What is Hazing?

Hazing is defined as:

Any action or situation with or without consent which recklessly, intentionally or unintentionally endangers the mental or physical health or safety of a student, or creates risk of injury, or causes discomfort, embarrassment, harassment or ridicule or which willfully destroys or removes public or private property for the purpose of initiation or admission into or affiliation with, or as a condition for continued membership in a chapter or colony of an National Panhellenic Conference member fraternity.

Common Scenarios That May Constitute Hazing

Activity Is it Hazing? Why?
Memorization of sister’s names and sorority pledge Depends New members should be given this information. However, there can be no repercussions for not knowing the information.
Scavenger Hunt Yes Penn State’s Panhellenic Council has chosen to classify scavenger hunts as hazing unless prior written permission is obtained. Scavenger hunts can often start out harmless, but turn into hazing. For example, new member may be forced to take pictures with fraternity men which could make them uncomfortable. Or they could be forced to run and complete it in an unreasonable amount of time, which would also be considered hazing.
Family Dinners No
Calling new members back to the suite at 2am Yes New members often have courses early in the morning, and even if you call them back to do something that is an acceptable activity, you are still depriving them of sleep and possibly scaring them by calling them out of bed at that hour.
Forcing new members to wear clown suits or other ridiculous outfits to class or in front of others Yes While you may think this is all in good fun, it is oftentimes humiliating for new members who feel forced to comply.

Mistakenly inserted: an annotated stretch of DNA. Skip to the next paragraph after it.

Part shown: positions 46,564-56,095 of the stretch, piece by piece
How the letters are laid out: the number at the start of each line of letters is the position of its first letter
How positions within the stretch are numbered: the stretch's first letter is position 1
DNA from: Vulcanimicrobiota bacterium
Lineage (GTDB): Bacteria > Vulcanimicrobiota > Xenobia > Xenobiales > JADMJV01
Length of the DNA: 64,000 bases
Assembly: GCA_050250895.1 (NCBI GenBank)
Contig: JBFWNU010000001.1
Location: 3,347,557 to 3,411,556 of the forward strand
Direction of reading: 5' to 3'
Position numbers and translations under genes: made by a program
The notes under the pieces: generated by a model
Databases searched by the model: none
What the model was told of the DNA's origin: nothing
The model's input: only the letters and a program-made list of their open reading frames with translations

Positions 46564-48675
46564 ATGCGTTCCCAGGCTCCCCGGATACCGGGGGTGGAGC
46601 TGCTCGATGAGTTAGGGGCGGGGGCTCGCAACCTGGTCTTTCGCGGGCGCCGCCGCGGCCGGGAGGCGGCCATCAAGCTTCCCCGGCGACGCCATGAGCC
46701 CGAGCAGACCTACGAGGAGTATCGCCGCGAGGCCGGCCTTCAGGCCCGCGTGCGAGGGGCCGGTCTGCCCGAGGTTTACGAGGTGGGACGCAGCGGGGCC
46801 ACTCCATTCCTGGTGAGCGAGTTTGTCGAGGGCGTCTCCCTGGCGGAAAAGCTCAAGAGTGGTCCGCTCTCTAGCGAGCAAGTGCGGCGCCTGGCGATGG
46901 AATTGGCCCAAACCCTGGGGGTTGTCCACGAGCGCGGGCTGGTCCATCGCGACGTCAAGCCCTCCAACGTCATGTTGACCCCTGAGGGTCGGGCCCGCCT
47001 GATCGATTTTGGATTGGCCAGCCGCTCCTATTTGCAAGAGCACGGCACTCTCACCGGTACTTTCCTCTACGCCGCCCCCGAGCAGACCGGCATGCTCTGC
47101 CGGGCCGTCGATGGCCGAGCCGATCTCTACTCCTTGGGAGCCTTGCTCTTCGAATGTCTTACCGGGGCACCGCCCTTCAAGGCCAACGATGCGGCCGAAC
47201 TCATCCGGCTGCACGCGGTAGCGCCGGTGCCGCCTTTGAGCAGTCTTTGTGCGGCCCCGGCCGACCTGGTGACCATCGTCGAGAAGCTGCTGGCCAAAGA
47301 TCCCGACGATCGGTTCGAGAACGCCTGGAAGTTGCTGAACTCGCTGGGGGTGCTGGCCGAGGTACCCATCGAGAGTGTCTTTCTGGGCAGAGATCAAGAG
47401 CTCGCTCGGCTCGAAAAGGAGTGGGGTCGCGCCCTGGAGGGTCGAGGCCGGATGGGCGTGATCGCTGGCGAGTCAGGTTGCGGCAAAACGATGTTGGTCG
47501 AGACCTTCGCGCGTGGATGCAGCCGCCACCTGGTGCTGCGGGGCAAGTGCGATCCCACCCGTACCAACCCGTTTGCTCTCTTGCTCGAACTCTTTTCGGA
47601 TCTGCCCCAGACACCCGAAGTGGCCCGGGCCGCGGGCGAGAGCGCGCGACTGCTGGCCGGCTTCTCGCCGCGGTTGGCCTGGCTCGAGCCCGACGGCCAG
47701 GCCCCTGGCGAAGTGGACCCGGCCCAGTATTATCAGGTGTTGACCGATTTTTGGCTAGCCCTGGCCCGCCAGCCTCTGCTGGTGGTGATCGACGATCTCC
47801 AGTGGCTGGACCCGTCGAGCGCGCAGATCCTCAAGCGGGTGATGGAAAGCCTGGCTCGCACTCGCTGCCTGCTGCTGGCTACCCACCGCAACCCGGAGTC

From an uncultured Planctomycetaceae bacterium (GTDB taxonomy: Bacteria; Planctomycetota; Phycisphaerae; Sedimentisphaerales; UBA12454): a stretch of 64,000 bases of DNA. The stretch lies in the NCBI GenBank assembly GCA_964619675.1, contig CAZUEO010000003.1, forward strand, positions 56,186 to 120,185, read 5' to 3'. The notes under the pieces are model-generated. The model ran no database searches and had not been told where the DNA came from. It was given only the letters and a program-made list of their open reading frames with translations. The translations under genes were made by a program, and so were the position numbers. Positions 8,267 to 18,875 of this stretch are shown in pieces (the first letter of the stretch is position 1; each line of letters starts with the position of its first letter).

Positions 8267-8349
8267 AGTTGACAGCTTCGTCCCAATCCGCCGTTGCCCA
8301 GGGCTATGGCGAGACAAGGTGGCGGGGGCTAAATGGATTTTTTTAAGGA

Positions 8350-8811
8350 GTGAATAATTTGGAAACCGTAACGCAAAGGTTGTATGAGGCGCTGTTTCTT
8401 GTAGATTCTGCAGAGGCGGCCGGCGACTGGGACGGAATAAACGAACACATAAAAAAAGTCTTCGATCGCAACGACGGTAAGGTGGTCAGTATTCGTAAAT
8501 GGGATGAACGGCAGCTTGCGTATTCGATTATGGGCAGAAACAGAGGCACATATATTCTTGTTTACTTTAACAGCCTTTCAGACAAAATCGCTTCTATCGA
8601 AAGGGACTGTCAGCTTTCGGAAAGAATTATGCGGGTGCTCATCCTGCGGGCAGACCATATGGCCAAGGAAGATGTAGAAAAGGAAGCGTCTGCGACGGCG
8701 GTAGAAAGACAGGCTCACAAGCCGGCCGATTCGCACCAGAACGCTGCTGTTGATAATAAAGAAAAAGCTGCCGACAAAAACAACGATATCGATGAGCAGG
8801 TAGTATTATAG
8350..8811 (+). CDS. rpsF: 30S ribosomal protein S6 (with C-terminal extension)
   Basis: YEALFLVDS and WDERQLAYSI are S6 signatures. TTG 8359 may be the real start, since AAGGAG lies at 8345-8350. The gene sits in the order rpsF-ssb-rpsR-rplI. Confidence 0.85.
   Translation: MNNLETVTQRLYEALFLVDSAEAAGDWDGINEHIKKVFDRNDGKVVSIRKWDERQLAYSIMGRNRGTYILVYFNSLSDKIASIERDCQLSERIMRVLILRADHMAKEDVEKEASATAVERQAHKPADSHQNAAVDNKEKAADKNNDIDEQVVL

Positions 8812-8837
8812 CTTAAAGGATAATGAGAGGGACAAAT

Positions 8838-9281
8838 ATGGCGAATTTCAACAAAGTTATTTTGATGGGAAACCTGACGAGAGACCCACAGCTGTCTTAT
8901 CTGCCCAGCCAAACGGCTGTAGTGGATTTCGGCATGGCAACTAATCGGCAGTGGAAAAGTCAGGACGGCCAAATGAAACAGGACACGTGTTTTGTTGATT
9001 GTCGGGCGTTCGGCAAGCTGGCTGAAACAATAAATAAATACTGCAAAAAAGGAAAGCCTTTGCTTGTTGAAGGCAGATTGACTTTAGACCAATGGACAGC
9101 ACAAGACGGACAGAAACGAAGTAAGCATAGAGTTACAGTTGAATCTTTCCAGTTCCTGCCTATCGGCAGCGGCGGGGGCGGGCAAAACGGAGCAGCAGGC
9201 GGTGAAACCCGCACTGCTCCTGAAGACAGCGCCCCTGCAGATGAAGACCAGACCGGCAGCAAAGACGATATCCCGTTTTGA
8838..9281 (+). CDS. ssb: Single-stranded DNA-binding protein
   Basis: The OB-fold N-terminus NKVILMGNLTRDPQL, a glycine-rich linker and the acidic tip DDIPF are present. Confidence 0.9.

Preventing new members from showering Yes This is disgusting, and goes against hygiene. It can be publicly humiliating if new members begin to smell, but it can also be unhealthy for new members.
Encouraging new members to wear their new member pins Depends It is wonderful to encourage new members to wear their pins, but if you punish them for forgetting to do so, you are hazing them.
Line ups Yes Line-ups are hazing. You should not be pointing out flaws in your new members.
New members sleeping in the suite Against University Policy No one is allowed to sleep in your suite. It is housing’s policy. As a rule of thumb, have your new members out of your suite by midnight. If you do not have prior written permission to keep them later than that it will be considered hazing, regardless of the activity.
New members finishing bottles of alcohol Yes You should not incorporate alcohol into your new member program. It is dangerous and can put their lives at risk.

How can I determine if an activity is hazing? 
(Information from StopHazing.org. See end for copyright.)

Make the following inquiries of each activity to determine whether or not it is hazing:

  • Is alcohol involved?
  • Will active/current members of the group refuse to participate with the new members and do exactly what they’re being asked to do?
  • Does the activity risk emotional or physical abuse?
  • Is there risk of injury or a question of safety?
  • Do you have any reservation describing the activity to your parents, to a professor or University official?
  • Would you object to the activity being photographed for the school newspaper or filmed by the local TV news crew?

If the answer to any of these questions is “yes,” the activity is probably hazing.
Adapted from Death By Hazing Sigma Alpha Epsilon. 1988.

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